Out of Left Field: Trump already being punished


The word “punished” may seem unusual when applied to the president of the United States. But then it is easy to recall the many Trump staffers and relatives who describe him as having the “petulance of a child” in his words, moods and actions.

Tuft professor David Drezner actually entitled his new book on Trump “The Toddler-in-Chief.” How does Trump’s often-infantile, nasty, hostile manner, with his almost complete lack of empathetic consideration for others, affect the 45th president’s chances of being punished?

Let me count just a few of the ways.

At a recent meeting North Shore historians said the professional practice of delaying leadership evaluations until there are perspectives over time need not be used for Trump because his abuses have been so numerous and so dangerous that he is already a “loser’ – beyond his crushing 8 million vote defeat by Joe Biden.

This discussion affirmed the judgment of a recent essay by Steve Inskeep, “Trump’s One-Term Legacy,” showing that Trump would join the list of one-term presidents who have been judged as failures – and, indeed, often as dangers to American society.

Trump is certainly well on his way to being punished by history. The book by David Rothkopf, “Traitor: A History of Betrayal from Benedict Arnold to Donald Trump,” is among many recent publications that punish Trump with condemnations. The gravity of Trump’s offenses is also described in another recent book, “What Were We Thinking: A Brief History of the Trump Era.” [Literary critic Carlos Lozado read more than 150 books about Trump, and he built an indictment that will further public opinion punishments of Trump in the U.S. and globally] Perhaps, even Fox News will lose interest in defending his erratic, insane conduct.

It will not be long before historians are confirming the judgment of former Long Islander, and major presidential historian, Douglas Brinkley, citing Trump as “the worst president in all of American history” (a view confirmed by John McCain’s 2008 presidential campaign leader, Steven Schmidt, one of the founders of the Lincoln Project). Schmidt placed Trump at the bottom of the historical rating as he announced that having left the Republican Party to become an Independent because of Trump, this past week he joined the Democratic Party.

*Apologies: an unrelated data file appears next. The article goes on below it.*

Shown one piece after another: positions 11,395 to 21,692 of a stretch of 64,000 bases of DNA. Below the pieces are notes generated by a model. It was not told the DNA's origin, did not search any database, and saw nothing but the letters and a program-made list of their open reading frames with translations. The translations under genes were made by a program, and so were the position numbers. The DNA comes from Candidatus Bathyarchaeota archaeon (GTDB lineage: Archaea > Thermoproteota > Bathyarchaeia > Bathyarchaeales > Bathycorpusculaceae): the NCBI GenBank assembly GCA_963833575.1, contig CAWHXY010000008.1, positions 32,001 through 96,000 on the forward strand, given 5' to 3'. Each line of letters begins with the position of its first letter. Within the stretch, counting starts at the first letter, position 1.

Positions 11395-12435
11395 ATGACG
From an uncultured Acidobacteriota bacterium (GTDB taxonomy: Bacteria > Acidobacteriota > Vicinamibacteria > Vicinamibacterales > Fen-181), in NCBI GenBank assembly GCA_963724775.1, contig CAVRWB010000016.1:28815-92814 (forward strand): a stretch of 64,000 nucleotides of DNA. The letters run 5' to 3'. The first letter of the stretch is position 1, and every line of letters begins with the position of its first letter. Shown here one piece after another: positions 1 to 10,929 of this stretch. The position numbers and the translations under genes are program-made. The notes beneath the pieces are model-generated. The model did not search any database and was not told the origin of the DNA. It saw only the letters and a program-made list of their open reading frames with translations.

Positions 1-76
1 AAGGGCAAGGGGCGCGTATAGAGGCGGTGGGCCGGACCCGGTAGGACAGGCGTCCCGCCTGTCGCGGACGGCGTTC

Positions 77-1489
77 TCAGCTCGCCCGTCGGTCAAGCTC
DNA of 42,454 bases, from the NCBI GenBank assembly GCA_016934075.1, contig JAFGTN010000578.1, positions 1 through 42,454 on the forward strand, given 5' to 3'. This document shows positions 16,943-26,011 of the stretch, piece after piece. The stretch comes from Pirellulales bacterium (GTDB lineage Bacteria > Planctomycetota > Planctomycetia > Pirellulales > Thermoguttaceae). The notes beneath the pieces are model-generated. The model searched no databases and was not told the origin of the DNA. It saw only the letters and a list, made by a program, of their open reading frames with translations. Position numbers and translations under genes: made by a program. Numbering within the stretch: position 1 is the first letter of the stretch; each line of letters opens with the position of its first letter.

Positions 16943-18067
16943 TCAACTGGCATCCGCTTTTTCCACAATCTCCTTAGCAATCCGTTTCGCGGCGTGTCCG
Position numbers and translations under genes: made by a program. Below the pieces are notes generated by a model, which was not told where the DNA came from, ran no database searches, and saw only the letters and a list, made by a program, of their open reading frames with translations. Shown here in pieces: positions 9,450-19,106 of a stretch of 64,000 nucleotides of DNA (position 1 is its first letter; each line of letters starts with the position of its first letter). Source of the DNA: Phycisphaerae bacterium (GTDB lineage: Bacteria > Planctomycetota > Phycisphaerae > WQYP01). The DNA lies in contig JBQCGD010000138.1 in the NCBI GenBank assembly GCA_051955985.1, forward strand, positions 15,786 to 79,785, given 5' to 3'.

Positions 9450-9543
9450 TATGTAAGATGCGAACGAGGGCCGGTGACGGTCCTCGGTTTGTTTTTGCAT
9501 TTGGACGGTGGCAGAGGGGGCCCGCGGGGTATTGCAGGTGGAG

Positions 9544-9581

Schmidt said, “I became a one-issue voter: I believe in democracy!” He no longer trusts the Republicans still beholden to Trump to serve the public good or even to provide national security. [Former Republican Secretary of State Rex Tillerson described Trump as a “f—ing moron.”] The Republicans and Conservatives who joined with Schmidt at the appropriately named Lincoln Project have already punished Trump by renouncing him as a profound danger to democracy and by publicly giving their support to Joe Biden in the 2020 election.

The Lincoln Project Republicans and Conservatives are properly credited for bolstering Biden’s victory and his huge popular vote margin. Loser Trump has already been punished by unprecedented and sustained criticisms from members of a president’s own party. That has never happened before in American history.

Well and good that Trump will be punished severely by history, many aver, but we would like to see more punishment now. Recently, a group of North Shore folks concurred with the views of a person in their group who said: “I’d like to see Trump in hell, but I will settle to see him in prison.”

Have you noticed that with all of his Cabinet nominees, Biden as of Dec. 28 had not yet named an attorney general. He is feeling pressure from angry Democrats, and citizens repulsed by Trump, to appoint a person who will prosecute Trump.

You have surely noticed that Trump has begun using extreme presidential pardoning power to redeem many of the most reprobated characters in recent history. Will he have the audacity to grant pre-emptive pardons to his family, to the buffoon Rudy Giulianiand others? If he tries to go in those directions will Chief Justice John Roberts have the Supreme Court intervene?

Whatever Trump tries to do as he exits the White House (perhaps to flee the country on the excuse of going to one of his international golf courses), a chief executive’s pardons do not extend to state convictions.

It has long been felt that the easiest prosecution of Trump, and the one most likely to be successful. can be conducted by the Southern District of New York’s federal attorneys – some wishing that a tough lawyer like Preet Bharara was still heading that unit. The New York state attorney general has also been collecting evidence (some given by Trump family insiders) for crimes of fraud that will make Donald Trump and his children a focus of criminal investigation and prosecution.

Perhaps a deal will be struck for Trump to leave the country if he and his children are not prosecuted. This could be an alternative path to Gerald Ford’s pardon of Nixon in order to spare the nation continued focus on the failures of a president, and what the depth of those deficiencies might indicate about the people who voted for him or endured him.

Historians use an analytical approach called “content analysis” to gauge leaders by the frequency of words they use. One of Trump’s most often used terms was “disgrace.” He called many people and actions a disgrace. One of the ultimate punishments of Trump will be to define him as a disgrace.


  1. Dear Professor Mike,
    So glad to see you in the fray.
    Mazel tov.
    Continue your journey in HEALTH.
    Just as an aside (I’ve joined you POV if not Party)
    I live for the day we meet again on the Battle Field of Ideas!


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